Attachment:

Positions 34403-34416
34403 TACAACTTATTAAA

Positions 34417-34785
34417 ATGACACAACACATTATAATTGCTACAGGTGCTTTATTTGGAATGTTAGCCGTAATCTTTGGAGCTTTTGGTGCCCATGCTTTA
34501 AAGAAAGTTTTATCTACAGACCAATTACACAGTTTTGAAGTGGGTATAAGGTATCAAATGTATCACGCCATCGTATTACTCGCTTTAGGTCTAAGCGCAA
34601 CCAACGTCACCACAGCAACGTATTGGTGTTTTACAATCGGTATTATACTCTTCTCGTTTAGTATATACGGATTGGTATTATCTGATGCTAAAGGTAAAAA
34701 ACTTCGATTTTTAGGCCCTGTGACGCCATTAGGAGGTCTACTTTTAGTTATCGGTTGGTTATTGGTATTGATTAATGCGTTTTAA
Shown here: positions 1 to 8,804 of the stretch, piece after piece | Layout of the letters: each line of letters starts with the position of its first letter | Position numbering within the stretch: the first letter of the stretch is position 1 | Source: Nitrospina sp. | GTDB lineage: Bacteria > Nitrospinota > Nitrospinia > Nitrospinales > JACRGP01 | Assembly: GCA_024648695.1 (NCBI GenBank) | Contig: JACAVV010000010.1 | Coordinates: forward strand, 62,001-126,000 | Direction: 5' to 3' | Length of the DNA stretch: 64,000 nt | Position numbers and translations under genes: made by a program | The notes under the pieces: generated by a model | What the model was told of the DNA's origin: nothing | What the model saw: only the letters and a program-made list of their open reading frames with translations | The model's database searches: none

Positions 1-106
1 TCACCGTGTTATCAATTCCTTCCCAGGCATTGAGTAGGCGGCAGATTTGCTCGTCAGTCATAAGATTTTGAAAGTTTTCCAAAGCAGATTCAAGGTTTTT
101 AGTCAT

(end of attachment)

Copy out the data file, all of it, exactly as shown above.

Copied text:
Positions 34403-34416
34403 TACAACTTATTAAA

Positions 34417-34785
34417 ATGACACAACACATTATAATTGCTACAGGTGCTTTATTTGGAATGTTAGCCGTAATCTTTGGAGCTTTTGGTGCCCATGCTTTA
34501 AAGAAAGTTTTATCTACAGACCAATTACACAGTTTTGAAGTGGGTATAAGGTATCAAATGTATCACGCCATCGTATTACTCGCTTTAGGTCTAAGCGCAA
34601 CCAACGTCACCACAGCAACGTATTGGTGTTTTACAATCGGTATTATACTCTTCTCGTTTAGTATATACGGATTGGTATTATCTGATGCTAAAGGTAAAAA
34701 ACTTCGATTTTTAGGCCCTGTGACGCCATTAGGAGGTCTACTTTTAGTTATCGGTTGGTTATTGGTATTGATTAATGCGTTTTAA
Shown here: positions 1 to 8,804 of the stretch, piece after piece | Layout of the letters: each line of letters starts with the position of its first letter | Position numbering within the stretch: the first letter of the stretch is position 1 | Source: Nitrospina sp. | GTDB lineage: Bacteria > Nitrospinota > Nitrospinia > Nitrospinales > JACRGP01 | Assembly: GCA_024648695.1 (NCBI GenBank) | Contig: JACAVV010000010.1 | Coordinates: forward strand, 62,001-126,000 | Direction: 5' to 3' | Length of the DNA stretch: 64,000 nt | Position numbers and translations under genes: made by a program | The notes under the pieces: generated by a model | What the model was told of the DNA's origin: nothing | What the model saw: only the letters and a program-made list of their open reading frames with translations | The model's database searches: none

Positions 1-106
1 TCACCGTGTTATCAATTCCTTCCCAGGCATTGAGTAGGCGGCAGATTTGCTCGTCAGTCATAAGATTTTGAAAGTTTTCCAAAGCAGATTCAAGGTTTTT
101 AGTCAT